Remember when we said that the gun was over engineered? Steel blocks, molybdenum, all that? Well this made it heavy. Sure, its 7.75-pound weight doesn’t sound like much, but when compared to the Beretta 686 Silver Pigeon (6.6-pounds) or the Franchi Instinct Sl (6.5-pounds), that extra chunk has drawn legions of Red Label haters.
The 20-gaugers were lighter, but still not as light as the guns from overseas. In addition, the fit and finish of the American walnut stock wasn’t quite up to the same standards that you see from the old-world master artisans from Gardone and Kochi. Still, the Red Label saw constant improvement over a 20-year period. Choke tubes replaced cylinder bore in 1988. Strait English-style field stocks became an option after 1992 for those who disliked the pistol grips. In a move that gave the gun a certain modern panache, stainless steel receivers that looked as if it they were cast from liquid adamantium became the norm for 12 gauge guns.
Speaking of gauges, a good over and under isn’t good enough for many shooters until it comes in 28-gauge so this caliber choice was added in 1994. About that same time, the machining tolerances of the gun were improved, giving it a much better fit than on earlier models. You also saw more modern clays features like Briley choke tubes and larger (.744-inch) forcing cones appearing.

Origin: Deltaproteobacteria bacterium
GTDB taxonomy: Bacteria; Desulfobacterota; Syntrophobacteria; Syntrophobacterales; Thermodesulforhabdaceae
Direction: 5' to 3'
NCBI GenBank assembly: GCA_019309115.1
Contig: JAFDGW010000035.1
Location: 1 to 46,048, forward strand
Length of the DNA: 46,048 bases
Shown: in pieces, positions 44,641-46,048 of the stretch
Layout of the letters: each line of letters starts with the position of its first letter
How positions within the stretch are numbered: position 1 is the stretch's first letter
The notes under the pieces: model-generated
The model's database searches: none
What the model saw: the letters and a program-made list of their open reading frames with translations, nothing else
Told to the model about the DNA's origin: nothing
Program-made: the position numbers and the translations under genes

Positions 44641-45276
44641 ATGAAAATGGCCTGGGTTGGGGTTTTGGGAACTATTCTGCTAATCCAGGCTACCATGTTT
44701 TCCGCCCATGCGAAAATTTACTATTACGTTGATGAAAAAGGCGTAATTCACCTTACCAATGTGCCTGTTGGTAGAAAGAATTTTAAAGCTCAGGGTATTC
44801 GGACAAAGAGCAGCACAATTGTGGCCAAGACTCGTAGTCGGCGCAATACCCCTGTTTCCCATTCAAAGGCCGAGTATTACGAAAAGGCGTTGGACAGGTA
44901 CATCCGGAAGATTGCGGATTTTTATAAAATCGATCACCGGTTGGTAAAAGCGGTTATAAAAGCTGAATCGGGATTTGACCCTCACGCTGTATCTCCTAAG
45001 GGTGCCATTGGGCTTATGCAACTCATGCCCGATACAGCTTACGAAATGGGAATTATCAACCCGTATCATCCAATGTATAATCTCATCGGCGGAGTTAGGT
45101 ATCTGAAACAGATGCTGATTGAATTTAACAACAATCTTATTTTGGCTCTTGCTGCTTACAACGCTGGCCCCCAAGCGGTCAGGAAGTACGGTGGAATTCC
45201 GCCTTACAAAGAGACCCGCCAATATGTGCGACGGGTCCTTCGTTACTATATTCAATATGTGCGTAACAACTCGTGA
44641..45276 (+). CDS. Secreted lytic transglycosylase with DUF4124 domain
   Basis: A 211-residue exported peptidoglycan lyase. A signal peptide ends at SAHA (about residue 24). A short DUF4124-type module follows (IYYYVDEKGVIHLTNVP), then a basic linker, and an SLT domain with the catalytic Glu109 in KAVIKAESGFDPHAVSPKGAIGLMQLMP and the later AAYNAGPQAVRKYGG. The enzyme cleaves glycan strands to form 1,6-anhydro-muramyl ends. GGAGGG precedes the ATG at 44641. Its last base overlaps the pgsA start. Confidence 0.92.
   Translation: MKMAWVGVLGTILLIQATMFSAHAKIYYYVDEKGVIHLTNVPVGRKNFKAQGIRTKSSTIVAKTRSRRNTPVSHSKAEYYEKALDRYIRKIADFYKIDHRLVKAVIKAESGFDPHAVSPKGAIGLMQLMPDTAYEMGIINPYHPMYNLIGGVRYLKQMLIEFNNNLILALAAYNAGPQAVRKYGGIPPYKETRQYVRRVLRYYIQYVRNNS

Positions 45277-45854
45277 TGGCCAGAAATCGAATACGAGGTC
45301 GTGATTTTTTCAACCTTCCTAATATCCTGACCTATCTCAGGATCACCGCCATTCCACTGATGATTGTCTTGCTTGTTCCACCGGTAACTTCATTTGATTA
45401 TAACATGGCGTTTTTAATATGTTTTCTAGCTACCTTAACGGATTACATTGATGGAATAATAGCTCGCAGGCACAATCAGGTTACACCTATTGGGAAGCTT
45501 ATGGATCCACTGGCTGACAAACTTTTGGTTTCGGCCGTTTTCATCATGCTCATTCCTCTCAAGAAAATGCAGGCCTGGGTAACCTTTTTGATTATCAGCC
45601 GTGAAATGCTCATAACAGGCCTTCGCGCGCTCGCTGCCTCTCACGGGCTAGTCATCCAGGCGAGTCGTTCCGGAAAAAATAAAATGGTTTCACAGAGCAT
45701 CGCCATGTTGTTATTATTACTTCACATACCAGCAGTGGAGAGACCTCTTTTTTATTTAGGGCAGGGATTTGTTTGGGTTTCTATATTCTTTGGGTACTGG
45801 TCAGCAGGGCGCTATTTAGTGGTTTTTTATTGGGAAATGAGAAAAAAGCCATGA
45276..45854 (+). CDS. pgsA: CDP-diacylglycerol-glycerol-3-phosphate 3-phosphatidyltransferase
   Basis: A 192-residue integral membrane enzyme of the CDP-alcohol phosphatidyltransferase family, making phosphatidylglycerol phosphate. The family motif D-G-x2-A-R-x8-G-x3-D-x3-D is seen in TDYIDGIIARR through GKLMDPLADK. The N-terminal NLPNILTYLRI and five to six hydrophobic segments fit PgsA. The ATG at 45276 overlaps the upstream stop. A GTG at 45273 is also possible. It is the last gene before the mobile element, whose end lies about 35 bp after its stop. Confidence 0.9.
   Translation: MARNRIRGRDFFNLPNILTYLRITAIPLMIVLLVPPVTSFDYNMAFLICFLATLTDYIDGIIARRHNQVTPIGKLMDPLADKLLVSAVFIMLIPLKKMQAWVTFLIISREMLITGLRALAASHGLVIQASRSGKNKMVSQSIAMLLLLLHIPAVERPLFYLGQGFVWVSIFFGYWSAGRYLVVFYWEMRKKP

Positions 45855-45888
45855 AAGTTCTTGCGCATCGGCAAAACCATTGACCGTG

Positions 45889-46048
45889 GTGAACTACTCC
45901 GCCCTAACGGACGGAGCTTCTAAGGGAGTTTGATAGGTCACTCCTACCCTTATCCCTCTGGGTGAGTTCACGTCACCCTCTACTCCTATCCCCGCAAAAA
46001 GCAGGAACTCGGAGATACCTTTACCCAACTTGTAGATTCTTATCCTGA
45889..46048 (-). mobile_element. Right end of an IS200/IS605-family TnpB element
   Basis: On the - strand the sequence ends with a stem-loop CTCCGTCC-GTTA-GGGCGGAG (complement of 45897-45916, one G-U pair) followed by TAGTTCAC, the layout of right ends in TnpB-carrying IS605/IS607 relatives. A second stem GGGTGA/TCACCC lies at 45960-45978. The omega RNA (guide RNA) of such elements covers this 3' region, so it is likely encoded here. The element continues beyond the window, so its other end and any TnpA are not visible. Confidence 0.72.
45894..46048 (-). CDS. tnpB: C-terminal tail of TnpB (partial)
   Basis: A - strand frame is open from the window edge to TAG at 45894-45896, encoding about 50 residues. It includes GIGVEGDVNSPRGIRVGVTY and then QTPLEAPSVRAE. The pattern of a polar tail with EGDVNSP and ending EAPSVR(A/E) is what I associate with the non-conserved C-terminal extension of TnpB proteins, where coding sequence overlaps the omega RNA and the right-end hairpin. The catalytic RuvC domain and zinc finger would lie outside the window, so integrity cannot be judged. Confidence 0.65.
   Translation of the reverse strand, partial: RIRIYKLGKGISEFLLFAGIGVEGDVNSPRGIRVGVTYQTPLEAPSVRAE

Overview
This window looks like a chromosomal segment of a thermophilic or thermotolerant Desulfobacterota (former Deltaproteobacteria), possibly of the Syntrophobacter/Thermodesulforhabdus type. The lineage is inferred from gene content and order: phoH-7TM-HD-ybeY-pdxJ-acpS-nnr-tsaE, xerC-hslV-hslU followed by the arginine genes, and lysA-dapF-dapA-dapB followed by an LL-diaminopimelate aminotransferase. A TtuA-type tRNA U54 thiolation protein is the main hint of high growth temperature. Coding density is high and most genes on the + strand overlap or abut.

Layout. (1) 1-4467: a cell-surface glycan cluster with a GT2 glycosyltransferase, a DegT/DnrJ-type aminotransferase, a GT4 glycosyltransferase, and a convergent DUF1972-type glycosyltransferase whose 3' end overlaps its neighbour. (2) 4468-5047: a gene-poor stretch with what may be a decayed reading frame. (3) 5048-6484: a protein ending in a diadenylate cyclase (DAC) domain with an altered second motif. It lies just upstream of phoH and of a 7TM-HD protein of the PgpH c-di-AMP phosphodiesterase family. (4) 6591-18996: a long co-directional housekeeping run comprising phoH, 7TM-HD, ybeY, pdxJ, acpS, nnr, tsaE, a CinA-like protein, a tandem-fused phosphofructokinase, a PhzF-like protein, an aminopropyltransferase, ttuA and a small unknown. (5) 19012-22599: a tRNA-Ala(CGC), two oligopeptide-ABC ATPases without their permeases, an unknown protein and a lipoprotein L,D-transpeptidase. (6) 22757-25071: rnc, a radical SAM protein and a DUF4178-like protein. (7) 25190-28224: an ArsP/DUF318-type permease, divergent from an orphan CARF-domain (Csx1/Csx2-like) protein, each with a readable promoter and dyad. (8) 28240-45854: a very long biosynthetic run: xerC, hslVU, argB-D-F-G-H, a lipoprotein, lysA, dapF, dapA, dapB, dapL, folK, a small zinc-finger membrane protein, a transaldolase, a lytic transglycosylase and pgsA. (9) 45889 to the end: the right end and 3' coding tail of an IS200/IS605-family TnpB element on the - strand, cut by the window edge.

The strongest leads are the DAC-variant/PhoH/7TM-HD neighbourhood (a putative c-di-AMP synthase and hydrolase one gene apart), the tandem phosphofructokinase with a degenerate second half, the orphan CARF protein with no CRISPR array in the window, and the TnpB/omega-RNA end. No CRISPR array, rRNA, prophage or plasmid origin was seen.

The company experimented with special models like the All Weather Stainless with polymer stocks, the $2500 MSRP Hand Engraved model with Circassian walnut and semi-custom scrollwork, the Woodside that encased the receiver in walnut, and others. There was even a Champion’s series with engravings of NASCAR leaders like Dale Earnhardt inlayed into the receiver. You never saw a Beretta with that on it.
Finally, around 2010, the company started putting the gun to bed and within a year, it had dropped from its catalogs. With a MSRP of $2015 for the Standard Grade gun, imports like Stoegers and CZ’s had now coincidently become much cheaper. Heck, you can even get entry-level Franchi and Beretta scatterguns cheaper.
And it would seem the Red Label paid the price.
Getting your own
Between 1977 and 2011, no less than 150,000 Red Labels came from Ruger’s New Hampshire factory. By far the majority of these guns are in 12-gauge Standard Grade variants. These guns can be lucked into starting at about $700 for those that have seen some field use and have the scratches to show for it. Be aware that a late generation Red Label and one made in the 1970s are vastly different in the number of features they exhibit, which in many cases will negate the common factor of age being more desirable.
Very nice Red Labels are out there from limited editions that do have some collector’s interest and these should be considered non-shooters to keep them as such. Still, even the nicest Ruger smokepole in minty NIB condition will run under $2500.
Not content to let the premium shotgun makers swoop down and take over their niche, Ruger just recently announced the Red Label’s comeback. The gun has some improvements (2-inch forcing cones, Briley chokes standard, MSRP of $1300). Downside is that it is only in 12-gauge and it is still heavy, but it’s an American-made O/U that is still expensive, but you don’t have to get a second mortgage to own.
This is just what Bill Ruger wanted.